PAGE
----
Trekking is often confused for a hike or a leisurely walk through the woods. But this couldn’t be further from the truth. What is trekking?
Trekking is the process of walking long distances ranging from a few days to over a week. Often traveling on paths that are not established and exploring less-traveled areas of the world. Carrying everything you need for the trip in your backpack.
Trekking is a tough journey, but many people describe it as life-changing and eye-opening. So let’s dive in deeper to see why and if it’s right for you!
What Is Trekking?
Trekking is exploring the unspoiled, untouched wilderness during a long walk that takes you through the vast scenery of a specified location.
Usually, the trails along which people trek are not well-defined and cut through the expanse of a mountain range, tropical island, rainforest, or another equally virgin part of mother nature. Perhaps this definition sounds eerily familiar to hiking or backpacking, but you will soon see that there are some key differences!
Trekking into the wilderness will not only treat you to the serenity of nature and breath-taking panoramas, but it will also put you face-to-face with physical and mental challenges that provide ample grounds for personal growth.
Many trails follow the most remote parts of an area, unserviceable by conventional modes of transport like vehicles. This suggests that a certain amount of preparation is necessary before you embark on a long trek…
How Does Trekking Differ From Hiking And Backpacking?
At first glance, many might conclude that trekking, hiking, or backpacking are different words for the same thing.
Granted, all three occur outdoors, and they all involve a certain amount of walking. However, some key differences make it such that trekking can be differentiated from backpacking or hiking.
These differences go far beyond semantics and describe the manner and circumstances in which the journey takes place.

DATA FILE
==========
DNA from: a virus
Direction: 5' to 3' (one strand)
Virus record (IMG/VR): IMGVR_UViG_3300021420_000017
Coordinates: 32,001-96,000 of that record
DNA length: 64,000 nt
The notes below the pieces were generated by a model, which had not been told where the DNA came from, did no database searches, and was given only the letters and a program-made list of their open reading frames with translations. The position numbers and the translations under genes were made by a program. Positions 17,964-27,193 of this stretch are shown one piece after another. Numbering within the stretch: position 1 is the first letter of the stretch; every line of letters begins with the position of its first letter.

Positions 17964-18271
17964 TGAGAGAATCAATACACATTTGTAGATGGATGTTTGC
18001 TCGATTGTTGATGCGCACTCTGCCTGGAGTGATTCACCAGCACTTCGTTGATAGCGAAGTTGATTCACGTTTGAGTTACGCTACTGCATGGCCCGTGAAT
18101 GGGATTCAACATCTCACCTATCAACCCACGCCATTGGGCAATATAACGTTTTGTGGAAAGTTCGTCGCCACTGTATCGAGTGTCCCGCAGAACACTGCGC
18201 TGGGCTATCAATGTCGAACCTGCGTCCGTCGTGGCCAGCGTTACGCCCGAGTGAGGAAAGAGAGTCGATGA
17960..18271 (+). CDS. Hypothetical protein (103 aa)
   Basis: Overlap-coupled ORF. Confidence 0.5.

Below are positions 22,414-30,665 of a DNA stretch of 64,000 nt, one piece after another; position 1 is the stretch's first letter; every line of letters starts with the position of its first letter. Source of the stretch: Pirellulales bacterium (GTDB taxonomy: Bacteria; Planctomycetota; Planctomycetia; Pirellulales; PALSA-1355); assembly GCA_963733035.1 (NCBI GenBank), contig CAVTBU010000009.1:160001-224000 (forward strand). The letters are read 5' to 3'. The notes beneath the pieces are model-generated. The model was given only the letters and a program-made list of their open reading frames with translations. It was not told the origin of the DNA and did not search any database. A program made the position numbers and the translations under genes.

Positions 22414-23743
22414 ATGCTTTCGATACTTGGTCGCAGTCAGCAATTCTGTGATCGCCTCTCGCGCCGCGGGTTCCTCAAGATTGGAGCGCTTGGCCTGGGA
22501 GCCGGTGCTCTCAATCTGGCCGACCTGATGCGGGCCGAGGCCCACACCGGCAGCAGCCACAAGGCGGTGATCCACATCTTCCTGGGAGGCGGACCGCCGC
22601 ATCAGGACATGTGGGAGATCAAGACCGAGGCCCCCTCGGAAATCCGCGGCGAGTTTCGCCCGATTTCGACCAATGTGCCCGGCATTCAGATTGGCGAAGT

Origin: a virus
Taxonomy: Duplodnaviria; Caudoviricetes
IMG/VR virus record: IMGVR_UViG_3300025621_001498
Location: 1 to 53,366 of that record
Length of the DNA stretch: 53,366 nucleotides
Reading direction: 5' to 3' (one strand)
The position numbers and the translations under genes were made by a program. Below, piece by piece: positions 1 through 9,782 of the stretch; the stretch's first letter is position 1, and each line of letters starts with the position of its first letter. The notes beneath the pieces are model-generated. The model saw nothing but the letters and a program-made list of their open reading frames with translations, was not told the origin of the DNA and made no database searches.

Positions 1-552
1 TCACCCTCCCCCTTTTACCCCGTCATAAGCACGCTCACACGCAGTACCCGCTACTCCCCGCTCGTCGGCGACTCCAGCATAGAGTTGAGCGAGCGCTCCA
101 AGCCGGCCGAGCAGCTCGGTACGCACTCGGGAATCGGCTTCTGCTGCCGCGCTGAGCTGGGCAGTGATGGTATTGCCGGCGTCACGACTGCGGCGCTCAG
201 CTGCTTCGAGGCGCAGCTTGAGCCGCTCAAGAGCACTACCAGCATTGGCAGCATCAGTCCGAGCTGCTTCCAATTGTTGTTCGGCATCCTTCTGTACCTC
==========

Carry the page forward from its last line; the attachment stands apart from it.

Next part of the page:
While hiking involves taking a long walk along a defined trail, it typically refers to when this is done in the name of leisure. Thus, a hike usually takes a day at most and can be done with minimal preparation.
Backpacking and trekking are special classes of hiking that extend to two or more days. They are more arduous and demand more physically and mentally.
While ‘backpacking’ finds more common usage in the United States as a term for a long walk spanning more than a day, during which the traveler carries all the equipment necessary for survival in their backpack, ‘trekking’ is used more in parts of Asia to describe a journey during which the traveler may have their equipment carried for them by a porter.
Therefore, one might trek through the Himalayan Mountains while someone else backpacks through the East Coast Trail. Both backpacking and trekking may take weeks or even months to prepare for and may last just as long.
Although the distinction exists, many travel agencies have gotten used to clients using the three terms interchangeably, so don’t expect this information to ruin your vacation!
Equipment You Will Need For Trekking
As you well know by now, you expect to be out for a couple of days if you’re going to trek. So picking the wrong gear or forgetting essential gear might not only be inconvenient, but it may also prove to be dangerous, depending on the trail you choose.
Unlike hiking, during which you can quickly stop, turn around, and be back home by sunset, trekking will require a meticulous yet simple packing style to maximize the limited space available while ensuring you survive the few days in the wild. Generally, one should pack:
- Appropriate footwear (preferably waterproof and with ankle protection for trekking and light footwear for the campsite)
- Waterproof trousers
- Shorts or lighter trousers, skirts
- Waterproof jacket
- A warm jacket
- 2 or 3 changes of t-shirts
- Thermal gloves
- Thermal underwear
- A backpack and backpack cover
- Sunglasses with UV protection
- A flashlight with spare batteries
- A sleeping bag appropriate for the season
- A camping mattress
- A map of the trekking area and all its trails
- Water bottles (it is recommended to have two)
- A first aid kit
- Plastic bags to keep things dry inside the trekking bag
- Insect repellants
- Water purification tablets or filters
- A pocket knife
Many trails usually have guides equipped with additional materials like flares, radios, or GPS trackers in the event of an emergency.
Additionally, many of them pass through checkpoints at which you can stop should there be a need. Should you be trekking alone, however, it would be prudent to be as well prepared as is reasonably possible.
Please understand that this is a sample list of gear. Every trek is a little different, so you will need to adjust the list based on the trek you are planning.
Steps To Prepare For A Long Trek
It takes weeks or even months to prepare for a trek. However, all three of the items below are extremely important, so take the time to work on all of them instead of focusing on just one or two.